FYI: Clozure Common Lisp for [f]cgi works

software development

#1

Since it seems not to have been mentioned on this forum before, but I did see a few other random souls asking:

If you have a Common Lisp app that you’d like to compile & deploy on Dreamhost, Clozure CL does run just fine.

If anybody’s deadly interested in the details, I could post more, but in essence, you can

 svn checkout http://svn.clozure.com/publicsvn/openmcl/release/1.10/linuxx86/ccl ~/ccl

Follow the instructions on Clozure.com to rebuild the Lisp kernel. Since I’m on shared hosting, I ran each step with “nice” to avoid impacting other users.

I put this in ~/bin/ccl:

 #!/bin/sh
 exec $HOME/ccl/lx86cl64 "$@"

To compile, I use Xach’s BuildApp and Quicklisp, so I went through the three or so steps to set up Quicklisp (quicklisp.org) and installed BuildApp through it, putting the binary in ~/bin

To deploy, I do a git checkout of my app code and run (“nice”) BuildApp over SSH, then move the file into the server root.

Alternatively, I had tried SBCL, but ran into problems where it’s confused with the address-space randomization used (I think). Running SBCL yields an error message about mmap failing. I haven’t tried any other compilers (Allegro, Lispworks, etc).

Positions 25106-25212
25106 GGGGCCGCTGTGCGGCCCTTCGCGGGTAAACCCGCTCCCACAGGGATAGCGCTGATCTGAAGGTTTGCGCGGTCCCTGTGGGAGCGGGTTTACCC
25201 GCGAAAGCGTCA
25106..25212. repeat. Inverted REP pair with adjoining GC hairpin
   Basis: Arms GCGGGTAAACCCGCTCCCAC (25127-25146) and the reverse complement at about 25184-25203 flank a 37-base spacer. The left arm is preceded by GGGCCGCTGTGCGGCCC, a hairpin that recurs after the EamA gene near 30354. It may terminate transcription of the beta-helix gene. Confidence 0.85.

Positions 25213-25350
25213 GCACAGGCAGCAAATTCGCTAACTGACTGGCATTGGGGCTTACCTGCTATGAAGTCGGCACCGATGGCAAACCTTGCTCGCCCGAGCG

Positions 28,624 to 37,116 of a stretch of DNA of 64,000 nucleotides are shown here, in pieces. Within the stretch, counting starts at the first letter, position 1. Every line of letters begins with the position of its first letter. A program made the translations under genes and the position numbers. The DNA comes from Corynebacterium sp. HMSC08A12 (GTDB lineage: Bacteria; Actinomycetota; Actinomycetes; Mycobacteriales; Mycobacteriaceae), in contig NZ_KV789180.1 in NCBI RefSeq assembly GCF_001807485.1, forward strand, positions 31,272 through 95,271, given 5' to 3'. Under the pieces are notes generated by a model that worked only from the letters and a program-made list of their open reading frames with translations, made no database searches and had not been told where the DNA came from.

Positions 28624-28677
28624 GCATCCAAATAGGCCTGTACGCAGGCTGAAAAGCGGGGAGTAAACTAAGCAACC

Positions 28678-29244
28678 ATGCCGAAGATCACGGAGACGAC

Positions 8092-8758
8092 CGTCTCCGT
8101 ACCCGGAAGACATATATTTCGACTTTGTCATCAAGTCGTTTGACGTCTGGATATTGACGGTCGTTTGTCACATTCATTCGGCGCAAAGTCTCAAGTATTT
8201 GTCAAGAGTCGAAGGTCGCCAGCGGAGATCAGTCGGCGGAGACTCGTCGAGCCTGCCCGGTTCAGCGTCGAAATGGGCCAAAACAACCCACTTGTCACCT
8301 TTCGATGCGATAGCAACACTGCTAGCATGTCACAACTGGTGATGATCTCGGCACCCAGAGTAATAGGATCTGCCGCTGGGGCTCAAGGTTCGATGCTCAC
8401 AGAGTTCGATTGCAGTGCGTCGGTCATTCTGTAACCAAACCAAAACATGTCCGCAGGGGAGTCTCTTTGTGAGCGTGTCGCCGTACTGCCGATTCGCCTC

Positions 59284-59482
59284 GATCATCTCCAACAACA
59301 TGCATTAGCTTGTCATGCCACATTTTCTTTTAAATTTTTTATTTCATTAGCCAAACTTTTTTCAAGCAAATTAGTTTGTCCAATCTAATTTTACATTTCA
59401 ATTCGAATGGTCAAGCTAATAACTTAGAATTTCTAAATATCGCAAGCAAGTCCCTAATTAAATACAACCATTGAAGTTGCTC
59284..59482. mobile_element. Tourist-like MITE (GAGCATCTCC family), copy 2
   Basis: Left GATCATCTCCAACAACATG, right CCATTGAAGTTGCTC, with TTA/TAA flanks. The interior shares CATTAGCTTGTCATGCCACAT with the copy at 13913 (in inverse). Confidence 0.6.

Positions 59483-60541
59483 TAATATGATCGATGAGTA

I have considered building a local VM to match Dreamhost’s library configs, etc. so that I can reliably compile locally and deploy remotely, but my applications (at least) tend to be dependent on the system libraries and naïvely building on a default Ubuntu 12.04 image here didn’t get me a usable executable.

(Note to Dreamhost staff, it’d be nifty if there were some way for us folks who compile our programs to get a reliable local clone of a shared host …)


#2

I’m very interested! I’ve been gathering information on how to do this for the past two days. Unfortunately, I haven’t been able to find much. Just a lot of dead links.

I have an app built on Clack that I’ve been developing on a local machine, using Hunchentoot as the server. I would now like to deploy that application to my DH site.

Like you, I ran intro trouble with sbcl, but have successfully gotten ccl running.

Can you share some more information on how you set [f]cgi up to accomplish this? Say I want my application deployed under /my-app. Where does the executable application go, and what goes in .htaccess? I’ve been looking at using mod_rewrite to send all requests to the application, but I’m still a little fuzzy on how it is all going to work (I’m looking at mod_rewrite because the directives for mod_fastcgi generally don’t appear to be applicable at the directory level).